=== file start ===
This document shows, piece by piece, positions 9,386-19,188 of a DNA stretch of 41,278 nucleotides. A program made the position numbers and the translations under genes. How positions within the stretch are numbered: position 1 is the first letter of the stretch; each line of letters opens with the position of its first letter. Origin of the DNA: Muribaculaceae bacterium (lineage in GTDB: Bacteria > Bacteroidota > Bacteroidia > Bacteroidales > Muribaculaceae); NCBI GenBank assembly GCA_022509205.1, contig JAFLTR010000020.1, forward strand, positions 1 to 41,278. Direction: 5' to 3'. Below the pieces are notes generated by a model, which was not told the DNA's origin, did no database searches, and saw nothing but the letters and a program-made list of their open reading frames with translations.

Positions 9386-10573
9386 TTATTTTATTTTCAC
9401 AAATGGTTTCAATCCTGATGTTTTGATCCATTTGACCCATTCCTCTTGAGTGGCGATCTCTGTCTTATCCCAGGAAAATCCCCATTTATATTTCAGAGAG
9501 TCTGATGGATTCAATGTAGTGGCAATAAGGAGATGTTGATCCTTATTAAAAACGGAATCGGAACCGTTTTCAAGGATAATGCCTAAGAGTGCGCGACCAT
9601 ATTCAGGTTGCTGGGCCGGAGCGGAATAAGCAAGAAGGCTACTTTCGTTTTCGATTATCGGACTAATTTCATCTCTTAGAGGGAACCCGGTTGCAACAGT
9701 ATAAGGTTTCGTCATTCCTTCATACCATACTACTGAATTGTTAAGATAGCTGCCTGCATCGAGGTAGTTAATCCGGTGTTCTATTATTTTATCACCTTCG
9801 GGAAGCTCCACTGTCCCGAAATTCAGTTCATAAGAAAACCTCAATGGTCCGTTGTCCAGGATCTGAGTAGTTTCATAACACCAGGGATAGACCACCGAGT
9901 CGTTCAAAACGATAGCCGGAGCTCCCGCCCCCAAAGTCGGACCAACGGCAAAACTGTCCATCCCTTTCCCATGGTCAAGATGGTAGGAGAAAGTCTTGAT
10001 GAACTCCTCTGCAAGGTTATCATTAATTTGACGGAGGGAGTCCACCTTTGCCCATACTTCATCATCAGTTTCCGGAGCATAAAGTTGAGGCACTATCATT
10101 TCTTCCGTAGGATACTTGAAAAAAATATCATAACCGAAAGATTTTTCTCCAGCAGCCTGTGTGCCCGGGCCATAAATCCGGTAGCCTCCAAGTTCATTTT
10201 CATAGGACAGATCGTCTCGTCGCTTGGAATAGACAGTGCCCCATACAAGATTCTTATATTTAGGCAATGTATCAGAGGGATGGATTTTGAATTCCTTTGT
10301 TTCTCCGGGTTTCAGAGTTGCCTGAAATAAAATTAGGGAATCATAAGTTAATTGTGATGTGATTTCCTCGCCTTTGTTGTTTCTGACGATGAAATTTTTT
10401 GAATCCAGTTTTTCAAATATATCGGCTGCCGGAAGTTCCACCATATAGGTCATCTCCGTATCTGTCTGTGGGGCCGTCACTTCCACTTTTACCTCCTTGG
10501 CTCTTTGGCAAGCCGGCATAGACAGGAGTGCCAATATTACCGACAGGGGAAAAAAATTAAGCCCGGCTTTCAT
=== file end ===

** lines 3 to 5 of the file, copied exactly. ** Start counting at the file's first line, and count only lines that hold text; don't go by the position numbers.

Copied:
9386 TTATTTTATTTTCAC
9401 AAATGGTTTCAATCCTGATGTTTTGATCCATTTGACCCATTCCTCTTGAGTGGCGATCTCTGTCTTATCCCAGGAAAATCCCCATTTATATTTCAGAGAG
9501 TCTGATGGATTCAATGTAGTGGCAATAAGGAGATGTTGATCCTTATTAAAAACGGAATCGGAACCGTTTTCAAGGATAATGCCTAAGAGTGCGCGACCAT